• (British) IPA: /dɪˈmiːn/

demean (demeans, present participle demeaning; past and past participle demeaned)

  1. To debase; to lower; to degrade.
    • 1848, William Makepeace Thackeray, Vanity Fair, Chapter 6:
      It was, of course, Mrs. Sedley's opinion that her son would demean himself by a marriage with an artist's daughter.
  2. To humble, humble oneself; to humiliate.
  3. To mortify.
Synonyms Translations Verb

demean (demeans, present participle demeaning; past and past participle demeaned)

  1. To manage; to conduct; to treat.
    • 1644, John Milton, Areopagitica
      But now, as our obdurate clergy have with violence demeaned the matter.
  2. To conduct; to behave; to comport; followed by the reflexive pronoun.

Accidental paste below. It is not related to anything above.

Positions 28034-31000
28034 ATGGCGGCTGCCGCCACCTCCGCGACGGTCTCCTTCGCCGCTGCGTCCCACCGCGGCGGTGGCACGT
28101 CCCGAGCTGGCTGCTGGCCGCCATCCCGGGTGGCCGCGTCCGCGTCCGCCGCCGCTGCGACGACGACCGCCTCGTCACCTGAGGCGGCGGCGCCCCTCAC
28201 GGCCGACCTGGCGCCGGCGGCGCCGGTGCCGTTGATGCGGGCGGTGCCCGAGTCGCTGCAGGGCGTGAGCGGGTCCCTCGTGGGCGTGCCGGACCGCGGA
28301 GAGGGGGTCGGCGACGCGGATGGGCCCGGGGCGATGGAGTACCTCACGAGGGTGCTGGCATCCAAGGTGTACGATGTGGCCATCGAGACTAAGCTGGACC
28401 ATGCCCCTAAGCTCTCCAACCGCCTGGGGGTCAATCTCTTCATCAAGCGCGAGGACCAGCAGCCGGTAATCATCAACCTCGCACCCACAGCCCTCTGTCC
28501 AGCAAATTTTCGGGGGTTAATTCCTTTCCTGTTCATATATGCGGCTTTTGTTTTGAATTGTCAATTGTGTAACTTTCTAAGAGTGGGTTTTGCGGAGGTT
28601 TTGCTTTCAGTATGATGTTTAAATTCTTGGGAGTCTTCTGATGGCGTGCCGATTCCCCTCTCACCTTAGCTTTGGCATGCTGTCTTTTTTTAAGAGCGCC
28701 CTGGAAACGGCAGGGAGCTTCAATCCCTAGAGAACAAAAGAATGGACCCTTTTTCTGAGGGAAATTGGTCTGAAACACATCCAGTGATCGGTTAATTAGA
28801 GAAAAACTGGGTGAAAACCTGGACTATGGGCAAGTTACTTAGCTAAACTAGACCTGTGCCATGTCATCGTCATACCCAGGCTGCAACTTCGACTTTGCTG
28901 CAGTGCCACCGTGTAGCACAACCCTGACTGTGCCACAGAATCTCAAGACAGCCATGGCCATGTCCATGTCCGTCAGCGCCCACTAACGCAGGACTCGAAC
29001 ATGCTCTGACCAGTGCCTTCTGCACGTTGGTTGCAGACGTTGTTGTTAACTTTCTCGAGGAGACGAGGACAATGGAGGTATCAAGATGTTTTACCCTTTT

• c. 1591–1592, William Shakespeare, “The Third Part of Henry the Sixt, […]”, in Mr. William Shakespeares Comedies, Histories, & Tragedies: Published According to the True Originall Copies (First Folio), London: Printed by Isaac Iaggard, and Ed[ward] Blount, published 1623, OCLC 606515358 ↗, [Act I, scene iv]:
      they have demean'd themselves
      Like men born to renown by life or death.
    • They answered […] that they should demean themselves according to their instructions.
Translations Translations Translations Translations Translations Noun

demean (uncountable)

  1. (archaic) Management; treatment.
    • vile demean and usage bad
  2. (archaic) Behavior; conduct; bearing; demeanor.
    • 1596, Edmund Spenser, The Faerie Queene, V.5:
      ‘When thou hast all this doen, then bring me newes / Of his demeane […].’
    • with grave demean and solemn vanity
Related terms Noun

demean (plural demeans)

  1. demesne.
  2. resources; means.

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